Rather than separate the generations based on what we have to offer, shouldn’t we be focusing on how we can work together to push the industry forward? The rules of PR and marketing have changed. Maybe it’s time for the traditional office structure to change too. And so, I call on Boomers and GenXs to bring us on board. Start by explaining the goals and telling us what you think we can add. Then let us run. Not everyone will take the cue, but the ones who do won’t look back.

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October 24, 2008 at 4:39 pm 5 comments

the privileged generation

what happens when the gen Y is told to sit down, shut up, and listen?

(confession: this is a repost)  So my old blog, which will remain nameless, had a few posts that I’d like to keep in my catalog of thoughts. This one, from Sept 07, was written when I was working as a PR Assistant to a somewhat uninvested boss. I dedicate it to the thousands of PR noobs struggling through another week of database maintenance and basic industry research.

the privileged generation

Out for coffee with a friend earlier this week, the subject of the new generation of workers came up. As we chatted about our post-college job search, grueling interviews, and the eventual offers, she pointed out that part of the difficulty that of finding a job stems from the fact that we are proud members of the “privileged generation.” Now I’ve heard this argument before: the 20-somethings of today’s world want it all and want it now. We grew up being told that we could do anything we wanted — encouraged more than criticized, we believe that with enough effort and a good education, we will rise to the top.

What our parents, teachers, mentors, and advisers forgot to tell us is that there’s quite a large gap between the time we’re told this and the time it proves true. They failed to mention all menial tasks and annoying grunt work we’d have to put up before we arrive. Their constant encouragement didn’t include speeches about ‘paying your dues’ and so, my generation, “the privileged generation’ has had to learn the hard way that that if we want to be president, CEO, or own our own business, we’re going to have to put in some hard time of answering phones, taking messages, and opening mail.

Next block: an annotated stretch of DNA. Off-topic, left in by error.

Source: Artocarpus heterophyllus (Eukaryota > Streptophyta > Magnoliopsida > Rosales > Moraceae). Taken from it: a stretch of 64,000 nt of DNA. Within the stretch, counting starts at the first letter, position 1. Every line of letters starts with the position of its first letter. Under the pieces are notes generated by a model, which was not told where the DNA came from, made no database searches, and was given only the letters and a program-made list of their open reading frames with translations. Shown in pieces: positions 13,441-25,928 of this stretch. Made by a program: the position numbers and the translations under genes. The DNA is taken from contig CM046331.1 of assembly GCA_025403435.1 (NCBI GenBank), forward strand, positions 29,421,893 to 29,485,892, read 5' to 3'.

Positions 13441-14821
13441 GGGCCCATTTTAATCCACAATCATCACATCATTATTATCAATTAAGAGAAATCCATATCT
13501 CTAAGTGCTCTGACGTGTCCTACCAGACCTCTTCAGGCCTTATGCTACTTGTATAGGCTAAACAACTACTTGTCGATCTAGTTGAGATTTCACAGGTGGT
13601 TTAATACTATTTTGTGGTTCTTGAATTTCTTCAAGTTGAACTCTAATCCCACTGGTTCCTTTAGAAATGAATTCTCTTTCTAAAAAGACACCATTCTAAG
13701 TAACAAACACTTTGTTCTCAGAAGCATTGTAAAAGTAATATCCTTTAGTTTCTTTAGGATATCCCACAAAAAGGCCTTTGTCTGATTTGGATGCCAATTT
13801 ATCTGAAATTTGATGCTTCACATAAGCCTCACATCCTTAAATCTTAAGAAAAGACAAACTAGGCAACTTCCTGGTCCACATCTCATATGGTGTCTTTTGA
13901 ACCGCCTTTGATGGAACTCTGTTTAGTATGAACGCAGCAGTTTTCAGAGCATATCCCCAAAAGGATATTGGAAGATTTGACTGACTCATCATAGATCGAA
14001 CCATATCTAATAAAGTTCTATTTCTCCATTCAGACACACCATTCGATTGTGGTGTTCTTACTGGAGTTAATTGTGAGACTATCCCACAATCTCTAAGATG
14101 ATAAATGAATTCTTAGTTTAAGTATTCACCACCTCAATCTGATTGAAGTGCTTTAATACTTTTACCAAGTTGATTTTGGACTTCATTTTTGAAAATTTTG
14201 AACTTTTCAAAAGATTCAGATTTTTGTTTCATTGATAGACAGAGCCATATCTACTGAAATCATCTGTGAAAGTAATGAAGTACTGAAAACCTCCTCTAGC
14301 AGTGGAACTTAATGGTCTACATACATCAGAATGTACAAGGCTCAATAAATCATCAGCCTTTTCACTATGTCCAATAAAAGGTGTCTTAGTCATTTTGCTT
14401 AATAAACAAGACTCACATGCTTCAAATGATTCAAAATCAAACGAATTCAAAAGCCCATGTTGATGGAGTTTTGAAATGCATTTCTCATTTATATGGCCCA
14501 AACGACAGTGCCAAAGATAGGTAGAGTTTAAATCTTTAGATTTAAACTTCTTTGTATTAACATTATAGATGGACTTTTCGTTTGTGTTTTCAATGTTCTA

But daddy, I want it now!”

And so we learn the lesson the hard way. By not being handed the perfect job the day we’re handed our diplomas or by spending hours upon hours on work that makes our insides scream “I spent 4 years in college for this?!”

(so here’s the moral) You may be smart and you may have great ambition, but a huge part of early years on the job is about handling the small details of the big picture. Sending out a press release? Guess who gets to manage the database of publications and reporters? Preparing a mass mailing? Guess who’ll be collecting quotes from mail houses and list rental companies? Phone calls, filing, and organizing details. These are the responsibilities of an entry-level marketing/PR professional, and it’s these tasks that this ‘privileged generation’ has such a hard time swallowing. Filling this position, however, is as necessary a part of climbing the career ladder as getting a degree.

I’ll grant you that much of this is easier said than done. It takes patience and a few self-reminders to smile though the tasks, work diligently, and stay focused on the next step. As my friend mentioned during our coffee outing, it’s in our nature to be impatient and want it all now. And perhaps, this driven, ambitious attitude will be a major driving force in our future success — determining what story we will tell when the power is (eventually) left in our hands. But first we need to get there. And right now, getting there means answering a few more phone calls and taking a few more messages.

Take a look at the other perspective: Teaching in an Age of Entitlement (From Teaching PR by Karen Miller Russell, 8/13/08).

October 9, 2008 at 3:58 pm 2 comments